Humility , courage and above all passion are what we found in East Troy, about 35 miles from Milwaukee (USA). Erik Buell is a modern knight, one of the pioneers of todays motorcycle race technology, who in 2002 was inducted into the AMA Motorcycle Hall of Fame Museum located near Columbus, Ohio. After twenty years of partnership with worldwide leading company Harley-Davidson, he is now owner of Erik Buell Racing, is old dream.
Erik Buell (born in 1950 in Pittsburgh, PA) grew up on a farm in Gibsonia and learned to work on machinery at a young age. In his teens, Buell took up motorcycling. His first ride was on an Italian-made Parilla 90cc moped. Buell raced motocross before becoming interested in road racing in his early 20s. He became an avid part-time road racer and did his racing astride a Ducati in the AMA ‘Superbike’ class and a Yamaha TZ750 in ‘Formula One’, despite the aging race program at Yamaha. After receiving his degree in engineering in 1979, Buell flew himself to Milwaukee, where he got a job at Harley-Davidson.
THE EXPERIENCE WITH BUELL MOTORCYCLE COMPANY
“If you want to improve and achieve new goals, fight for them first within the company by listening to the voices that have been excluded, those groups who are not happy and have been asking for change,” he says. While working for Harley-Davidson, Buell’s road racing hobby was slowed down. Additionally, as Harley-Davidson went through some hard times in the early 1980s, he didn’t feel right racing a Yamaha or a Ducati motorcycle. “My dream was to build the perfect racing motorbike made entirely in USA. In addition, I was commited to creating jobs during a period of deep crisis in all the US markets.” In 1982 Buell purchased the entire stock of spare engines, parts, drawings, and the rights to produce and sell the engine of a the small, privately held general-purpose engine maker, Barton (based in Great Britain). Barton’s motorbike was very poorly made, using cheap materials and an engine that was plagued by gremlins to the point of being unusable. With Buell’s engineering background, he felt that he could refine the weak points using his own designs and make the engine work for him. Slowly, as parts failed he re-engineered them to increase reliability, and in many cases saw performance gains with his modifications. Buell’s passion to develop a perfect racing engine spurred him to leave H-D and strike out on his own.
INSIDE THE MOTORBIKE KINGDOM: HARLEY-DAVIDSON
A people centered philosophy “Work with people you like and with whom you share common goals” says Erik Buell. He also firmly believes that it is important to listen to what consumers want and not just to think about the company’s business. In the 1990s, Buell restyled his production house to become the ‘Buell Motorcycle Company’ in which Harley-Davidson took a 51 percent share. Harley-Davidson bought complete control of Buell Motorcycle in 2003, and distributed all products through selected Harley-Davidson dealerships. Erik Buell remained responsible for all the engineering and designs. “My desire was to enter H-D into racing market; in short, to create a sort of dual market for the famous motorcycle house” he states. However, on October 15, 2009, Harley- Davidson announced that all production of Buell motorcycles would cease on October 30, 2009.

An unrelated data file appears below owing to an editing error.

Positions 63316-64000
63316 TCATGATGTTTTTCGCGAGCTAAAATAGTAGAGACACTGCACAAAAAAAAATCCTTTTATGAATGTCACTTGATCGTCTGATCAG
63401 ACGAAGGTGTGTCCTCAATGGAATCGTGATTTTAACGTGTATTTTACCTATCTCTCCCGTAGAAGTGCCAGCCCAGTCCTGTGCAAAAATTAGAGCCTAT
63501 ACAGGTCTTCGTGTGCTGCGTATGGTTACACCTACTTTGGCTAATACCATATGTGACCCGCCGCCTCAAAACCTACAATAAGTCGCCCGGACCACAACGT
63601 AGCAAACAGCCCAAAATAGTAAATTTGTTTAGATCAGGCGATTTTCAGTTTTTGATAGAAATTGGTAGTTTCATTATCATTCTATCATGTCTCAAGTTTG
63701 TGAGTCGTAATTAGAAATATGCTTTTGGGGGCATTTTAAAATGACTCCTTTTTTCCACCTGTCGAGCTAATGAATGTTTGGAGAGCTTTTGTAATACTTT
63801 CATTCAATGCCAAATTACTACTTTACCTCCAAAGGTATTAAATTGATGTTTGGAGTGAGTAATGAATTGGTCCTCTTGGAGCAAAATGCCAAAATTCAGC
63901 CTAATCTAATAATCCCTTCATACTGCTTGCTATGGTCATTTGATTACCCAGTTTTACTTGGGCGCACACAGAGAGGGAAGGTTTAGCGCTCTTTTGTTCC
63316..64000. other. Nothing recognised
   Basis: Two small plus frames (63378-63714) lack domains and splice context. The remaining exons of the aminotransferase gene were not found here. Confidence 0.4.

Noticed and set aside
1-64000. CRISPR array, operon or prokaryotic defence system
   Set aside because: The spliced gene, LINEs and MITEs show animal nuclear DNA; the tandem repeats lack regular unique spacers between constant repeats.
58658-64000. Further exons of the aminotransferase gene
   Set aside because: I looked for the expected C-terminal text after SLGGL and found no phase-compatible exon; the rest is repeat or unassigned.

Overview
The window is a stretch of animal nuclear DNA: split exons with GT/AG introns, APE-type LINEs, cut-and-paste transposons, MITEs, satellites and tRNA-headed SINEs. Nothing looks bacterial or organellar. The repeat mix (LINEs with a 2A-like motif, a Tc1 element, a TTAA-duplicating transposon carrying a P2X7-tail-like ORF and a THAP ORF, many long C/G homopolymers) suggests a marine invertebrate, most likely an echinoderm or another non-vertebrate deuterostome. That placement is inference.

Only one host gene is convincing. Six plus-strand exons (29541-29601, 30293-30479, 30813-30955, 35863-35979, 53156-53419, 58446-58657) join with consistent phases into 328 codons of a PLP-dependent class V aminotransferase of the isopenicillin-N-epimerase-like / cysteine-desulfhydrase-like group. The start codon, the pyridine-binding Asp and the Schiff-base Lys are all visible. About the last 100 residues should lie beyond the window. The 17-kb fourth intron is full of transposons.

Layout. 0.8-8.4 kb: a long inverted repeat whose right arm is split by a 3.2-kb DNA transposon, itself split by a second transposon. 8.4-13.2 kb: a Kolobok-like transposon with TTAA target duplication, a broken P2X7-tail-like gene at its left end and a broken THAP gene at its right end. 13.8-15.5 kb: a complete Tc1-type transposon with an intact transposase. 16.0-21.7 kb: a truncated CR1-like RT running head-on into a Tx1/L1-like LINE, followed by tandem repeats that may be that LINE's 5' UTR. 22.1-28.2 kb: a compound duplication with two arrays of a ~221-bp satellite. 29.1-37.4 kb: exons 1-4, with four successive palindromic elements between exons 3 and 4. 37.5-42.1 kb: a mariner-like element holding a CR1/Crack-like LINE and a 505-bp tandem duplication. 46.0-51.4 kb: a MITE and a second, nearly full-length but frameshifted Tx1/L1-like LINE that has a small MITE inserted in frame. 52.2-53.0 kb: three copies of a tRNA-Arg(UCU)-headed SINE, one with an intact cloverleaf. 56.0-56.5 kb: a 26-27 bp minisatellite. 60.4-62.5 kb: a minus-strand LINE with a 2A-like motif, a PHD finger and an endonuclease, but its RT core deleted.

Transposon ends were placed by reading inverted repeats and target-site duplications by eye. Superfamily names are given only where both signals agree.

ERIK BUELL RACING
For Erik Buell, being successful means always interacting with other people; it is not possible to achieve any kind of success if we live only inside ourselves. In November 2009, Buell launched Erik Buell Racing, which will continue to produce race only motorcycles. “It is a completely new company even though it was build on experience from H-D,” he says. The closing of Buell production by H-D was a profound shock for Erik Buell. “I was devastated, honestly I wasn’t thinking only about myself but especially of all the employees and the thousands of customers.” The new company in a way was born because he started thinking about his friends, his collaborators, and how to maintain both the passion and these relationships. The development of this small new company in the arena of racing motorcycles will not be easy, because there are so many big companies with a lot of money to compete with. “I think that we can bring something new to this business. People are now complaining about the amount of money being spent in this arena and I’m sure that a small company like ours can breathe new life into the field”. There have been ups and downs, and someefforts have failed, but all these experiences have still produced growth. All of Buell’s experiences share one common denominator: the blind passion for the work. Erik Buell has no advice to give “Anybody with a mature career has made mistakes,” he says, “therefore there is nothing to forgive.” Erik Buell may have lost many battles but is stubborn about winning the war to achieve his dream. Because he well knows that, without a challenge, human beings lose their capacity for great thoughts and feelings.
• Encourage intellectual curiosity.
• Continue to interact with other people and build strong relationships.
• Be fair.
• Listen to what the consumers want and don’t just think about the company’s business.
• Listen inside the company to those groups that are not happy and have been asking for change.
• Keep your promises.
• Maintain a very flat structure, avoiding a hierarchy that is too vertical.
• Tell the truth.
• Work with people you like and with whom you share common goals.
Published in the hard-copy of Work Style Magazine, Spring 2010